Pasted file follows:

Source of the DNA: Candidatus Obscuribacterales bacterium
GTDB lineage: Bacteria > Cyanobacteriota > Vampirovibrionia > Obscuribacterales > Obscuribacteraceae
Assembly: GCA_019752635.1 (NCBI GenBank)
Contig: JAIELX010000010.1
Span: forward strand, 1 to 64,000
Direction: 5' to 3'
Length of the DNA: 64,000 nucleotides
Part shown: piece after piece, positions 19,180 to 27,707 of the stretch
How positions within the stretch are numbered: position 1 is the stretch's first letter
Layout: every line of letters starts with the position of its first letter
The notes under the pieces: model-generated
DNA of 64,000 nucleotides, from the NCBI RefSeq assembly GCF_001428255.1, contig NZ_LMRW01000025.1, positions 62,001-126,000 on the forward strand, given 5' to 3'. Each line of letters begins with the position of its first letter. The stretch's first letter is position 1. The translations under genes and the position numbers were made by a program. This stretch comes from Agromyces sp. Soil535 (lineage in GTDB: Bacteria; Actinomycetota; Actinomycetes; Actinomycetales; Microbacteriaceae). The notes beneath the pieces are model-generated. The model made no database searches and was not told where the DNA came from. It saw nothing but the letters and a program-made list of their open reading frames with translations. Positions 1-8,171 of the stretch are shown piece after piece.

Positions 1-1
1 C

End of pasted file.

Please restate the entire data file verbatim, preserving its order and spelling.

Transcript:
Source of the DNA: Candidatus Obscuribacterales bacterium
GTDB lineage: Bacteria > Cyanobacteriota > Vampirovibrionia > Obscuribacterales > Obscuribacteraceae
Assembly: GCA_019752635.1 (NCBI GenBank)
Contig: JAIELX010000010.1
Span: forward strand, 1 to 64,000
Direction: 5' to 3'
Length of the DNA: 64,000 nucleotides
Part shown: piece after piece, positions 19,180 to 27,707 of the stretch
How positions within the stretch are numbered: position 1 is the stretch's first letter
Layout: every line of letters starts with the position of its first letter
The notes under the pieces: model-generated
DNA of 64,000 nucleotides, from the NCBI RefSeq assembly GCF_001428255.1, contig NZ_LMRW01000025.1, positions 62,001-126,000 on the forward strand, given 5' to 3'. Each line of letters begins with the position of its first letter. The stretch's first letter is position 1. The translations under genes and the position numbers were made by a program. This stretch comes from Agromyces sp. Soil535 (lineage in GTDB: Bacteria; Actinomycetota; Actinomycetes; Actinomycetales; Microbacteriaceae). The notes beneath the pieces are model-generated. The model made no database searches and was not told where the DNA came from. It saw nothing but the letters and a program-made list of their open reading frames with translations. Positions 1-8,171 of the stretch are shown piece after piece.

Positions 1-1
1 C